ORLANDO—The South Florida Sun-Sentinel buried this nugget Sunday in a story about the late delivery of 2,500 absentee ballots in Broward County: WPLG-Channel 10, an ABC affiliate in the Miami-Fort Lauderdale area, aired a half-hour chunk of Stolen Honor, the 43-minute anti-Kerry documentary, on Saturday. The time was purchased by Newton Media, a Virginia-based media placement company that says it was founded "on biblical principles" and that includes a number of "media ministries" among its clients.
Angry callers "flooded the customer service phone lines" at the station for airing the program, the Sun-Sentinel reported. A liberal backlash? No, just sports fans upset that the Michigan-Michigan State football game, "tied, 37-37, and about to go into overtime," was pre-empted. Doesn't anyone at Newton Media know the story of the "Heidi game"? Could this be the Republicans' "Lambert Field moment"?
Will the election really be close? On the eve of the Iowa caucuses, journalists and campaign staffers sat in the bar at the Hotel Fort Des Moines and talked about what an exciting, unpredictable, four-way race for the Democratic nomination was about to unfold. The polls were tied. No one professed to have any idea what was about to happen. The unknown factor was an influx of new caucus participants. Many experts predicted that we would be up all night before we could discern the winner. But John Kerry was pronounced the decisive winner as soon as the caucuses ended. (Likewise, few expected a nail-biter in the 2000 general election.)
Florida3: If Kerry loses in Florida and the rest of the map goes as expected (meaning no upsets in Arkansas, New Jersey, or elsewhere), he'll need to carry Hawaii, Michigan, New Mexico, New Hampshire, Ohio, and two of the "Little Three": Iowa, Minnesota, and Wisconsin, to get to 270 electoral votes. With Florida, Kerry coasts to victory. Without Florida, he pretty much needs to run the table to win.
At least he's not traveling with Maurice Chevalier. Bruce Springsteen and John Kerry will appear together again on Monday. But is Springsteen the wrong symbol for a Democratic candidate? The Boss and his fan base, after all, are reminiscent of the caricature of limousine liberals: aging yuppies in BMWs who are either hopelessly trying to recapture their past glory or desperately trying to show that they're in touch with the working man. It's akin to Bush traveling with Hank Williams Jr. But in the unlikely event that the Springsteen does resonate politically, Kerry will owe another debt to his former campaign manager Jim Jordan, who chose "No Surrender" as Kerry's theme song. (Jordan also lobbied for Kerry to use his successful "Bring it on" mantra early in the primaries, but the idea was nixed by Bob Shrum.)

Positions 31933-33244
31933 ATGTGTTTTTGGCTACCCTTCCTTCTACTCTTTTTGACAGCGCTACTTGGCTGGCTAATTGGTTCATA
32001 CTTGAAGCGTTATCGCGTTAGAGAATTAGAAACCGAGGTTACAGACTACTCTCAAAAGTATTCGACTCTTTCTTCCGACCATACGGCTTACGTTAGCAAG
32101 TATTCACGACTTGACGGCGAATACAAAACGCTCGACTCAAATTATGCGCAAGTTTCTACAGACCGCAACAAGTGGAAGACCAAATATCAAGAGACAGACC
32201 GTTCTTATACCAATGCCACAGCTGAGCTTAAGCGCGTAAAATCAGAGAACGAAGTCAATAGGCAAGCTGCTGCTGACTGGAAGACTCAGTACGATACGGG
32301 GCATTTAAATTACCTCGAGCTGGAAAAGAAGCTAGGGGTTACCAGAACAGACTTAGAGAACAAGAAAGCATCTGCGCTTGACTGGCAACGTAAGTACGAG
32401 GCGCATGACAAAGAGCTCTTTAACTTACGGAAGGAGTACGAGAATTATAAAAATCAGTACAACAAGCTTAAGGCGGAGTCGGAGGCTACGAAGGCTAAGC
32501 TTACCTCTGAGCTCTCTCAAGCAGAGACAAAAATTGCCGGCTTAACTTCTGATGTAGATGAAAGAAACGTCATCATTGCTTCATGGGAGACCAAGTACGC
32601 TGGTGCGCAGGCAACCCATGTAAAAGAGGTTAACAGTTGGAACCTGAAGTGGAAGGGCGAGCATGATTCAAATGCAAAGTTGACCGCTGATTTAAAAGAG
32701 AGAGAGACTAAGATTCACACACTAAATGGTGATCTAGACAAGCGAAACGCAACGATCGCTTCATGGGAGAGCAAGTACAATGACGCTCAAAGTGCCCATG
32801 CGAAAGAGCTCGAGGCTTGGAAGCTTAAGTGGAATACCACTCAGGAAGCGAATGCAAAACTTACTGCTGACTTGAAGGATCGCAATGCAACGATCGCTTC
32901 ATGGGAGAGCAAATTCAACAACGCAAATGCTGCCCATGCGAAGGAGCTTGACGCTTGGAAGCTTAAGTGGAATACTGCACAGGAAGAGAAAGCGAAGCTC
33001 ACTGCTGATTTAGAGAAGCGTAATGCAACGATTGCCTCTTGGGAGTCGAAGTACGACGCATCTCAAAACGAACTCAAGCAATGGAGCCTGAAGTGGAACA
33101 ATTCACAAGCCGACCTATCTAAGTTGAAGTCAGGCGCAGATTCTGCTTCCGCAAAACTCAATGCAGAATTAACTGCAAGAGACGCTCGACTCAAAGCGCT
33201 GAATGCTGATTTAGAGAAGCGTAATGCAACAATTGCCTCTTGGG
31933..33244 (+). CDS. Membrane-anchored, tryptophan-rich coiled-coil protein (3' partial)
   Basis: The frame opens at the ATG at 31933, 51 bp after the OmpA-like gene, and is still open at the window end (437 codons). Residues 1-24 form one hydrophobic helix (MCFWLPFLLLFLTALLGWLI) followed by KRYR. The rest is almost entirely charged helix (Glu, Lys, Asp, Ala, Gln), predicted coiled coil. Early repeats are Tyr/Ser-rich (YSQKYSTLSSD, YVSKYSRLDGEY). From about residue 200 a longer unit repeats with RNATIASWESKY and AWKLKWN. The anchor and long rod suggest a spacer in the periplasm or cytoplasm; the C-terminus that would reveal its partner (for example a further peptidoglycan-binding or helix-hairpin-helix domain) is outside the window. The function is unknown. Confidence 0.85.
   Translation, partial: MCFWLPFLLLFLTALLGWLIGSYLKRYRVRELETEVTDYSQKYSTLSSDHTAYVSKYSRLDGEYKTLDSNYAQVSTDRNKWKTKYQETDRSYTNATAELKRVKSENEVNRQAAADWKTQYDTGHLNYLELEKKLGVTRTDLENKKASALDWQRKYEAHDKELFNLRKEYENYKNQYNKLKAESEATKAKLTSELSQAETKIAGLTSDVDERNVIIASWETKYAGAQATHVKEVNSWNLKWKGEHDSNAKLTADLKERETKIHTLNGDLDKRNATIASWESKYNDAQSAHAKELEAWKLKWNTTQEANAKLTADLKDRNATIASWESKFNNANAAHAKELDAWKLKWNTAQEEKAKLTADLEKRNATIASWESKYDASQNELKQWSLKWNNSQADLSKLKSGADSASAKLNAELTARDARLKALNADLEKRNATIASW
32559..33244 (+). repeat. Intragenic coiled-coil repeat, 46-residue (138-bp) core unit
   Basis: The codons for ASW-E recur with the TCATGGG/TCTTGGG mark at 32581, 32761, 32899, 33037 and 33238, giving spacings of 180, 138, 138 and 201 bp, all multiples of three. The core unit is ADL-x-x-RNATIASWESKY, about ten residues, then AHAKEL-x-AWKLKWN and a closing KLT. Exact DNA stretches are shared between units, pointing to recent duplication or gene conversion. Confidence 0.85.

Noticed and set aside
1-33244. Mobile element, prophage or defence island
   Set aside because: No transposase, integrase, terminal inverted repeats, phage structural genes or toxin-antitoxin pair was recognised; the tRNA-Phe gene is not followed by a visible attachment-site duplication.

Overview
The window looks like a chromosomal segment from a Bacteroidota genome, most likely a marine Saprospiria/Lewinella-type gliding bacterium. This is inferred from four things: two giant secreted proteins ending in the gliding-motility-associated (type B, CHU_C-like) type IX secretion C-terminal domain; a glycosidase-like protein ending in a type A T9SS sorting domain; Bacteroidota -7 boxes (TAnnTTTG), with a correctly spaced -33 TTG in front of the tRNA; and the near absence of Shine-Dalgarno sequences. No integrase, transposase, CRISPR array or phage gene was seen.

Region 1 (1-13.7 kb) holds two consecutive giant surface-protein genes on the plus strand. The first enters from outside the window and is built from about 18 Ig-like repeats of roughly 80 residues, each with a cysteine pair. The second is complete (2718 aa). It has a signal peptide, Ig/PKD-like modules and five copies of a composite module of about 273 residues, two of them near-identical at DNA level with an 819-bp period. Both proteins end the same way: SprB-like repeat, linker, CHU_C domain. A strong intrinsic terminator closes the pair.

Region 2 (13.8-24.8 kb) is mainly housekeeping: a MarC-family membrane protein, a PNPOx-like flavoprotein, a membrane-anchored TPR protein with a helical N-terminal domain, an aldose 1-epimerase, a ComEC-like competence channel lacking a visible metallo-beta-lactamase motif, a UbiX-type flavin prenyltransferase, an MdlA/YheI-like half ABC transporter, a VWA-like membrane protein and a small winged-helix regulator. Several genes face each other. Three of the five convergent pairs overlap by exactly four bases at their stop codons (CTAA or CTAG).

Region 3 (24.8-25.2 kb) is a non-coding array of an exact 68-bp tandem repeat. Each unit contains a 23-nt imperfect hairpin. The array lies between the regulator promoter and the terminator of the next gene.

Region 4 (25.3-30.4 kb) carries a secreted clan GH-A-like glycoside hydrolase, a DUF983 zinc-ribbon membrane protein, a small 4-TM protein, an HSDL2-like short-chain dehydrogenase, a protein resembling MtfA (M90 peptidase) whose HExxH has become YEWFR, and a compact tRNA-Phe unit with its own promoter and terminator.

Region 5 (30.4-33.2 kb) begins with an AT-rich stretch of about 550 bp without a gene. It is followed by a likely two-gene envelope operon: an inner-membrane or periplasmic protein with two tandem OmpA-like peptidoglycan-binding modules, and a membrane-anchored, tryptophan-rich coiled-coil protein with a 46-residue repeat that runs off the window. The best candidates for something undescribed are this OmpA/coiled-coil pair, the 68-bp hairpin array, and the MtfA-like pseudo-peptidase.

For those scoring at home: Here's where the candidates and their wives will be on the last day of campaigning before Election Day. Both Bush and Kerry have abandoned their typically lightly scheduled campaign days for a last-day whirlwind:
Kerry begins the day here in Orlando, then heads to Wisconsin, Michigan, Ohio (twice), then back to Wisconsin. On Tuesday, he'll do a morning event in Wisconsin—"Because Wisconsin is a same-day registration state, we'll be doing a turnout event," Mike McCurry told reporters—then head home to Massachusetts.
Edwards visits Minnesota, Iowa, Ohio, and Florida, then spends all day Tuesday in Florida before heading to Massachusetts for Kerry's Election Night rally.
President Bush spends Monday in Ohio, Pennsylvania, Wisconsin, Iowa (twice), New Mexico, and Texas, while the Cheneys take the red-eye back from Hawaii and do events in Colorado, Nevada (twice), then head home to Wyoming.
Teresa Heinz Kerry stays in her home state of Pennylvania, while Elizabeth Edwards travels to Wisconsin, Ohio (twice), and Iowa. Laura Bush starts the day with the president in Ohio, then she has separate events in Ohio and Michigan before joining up again with the president in Iowa.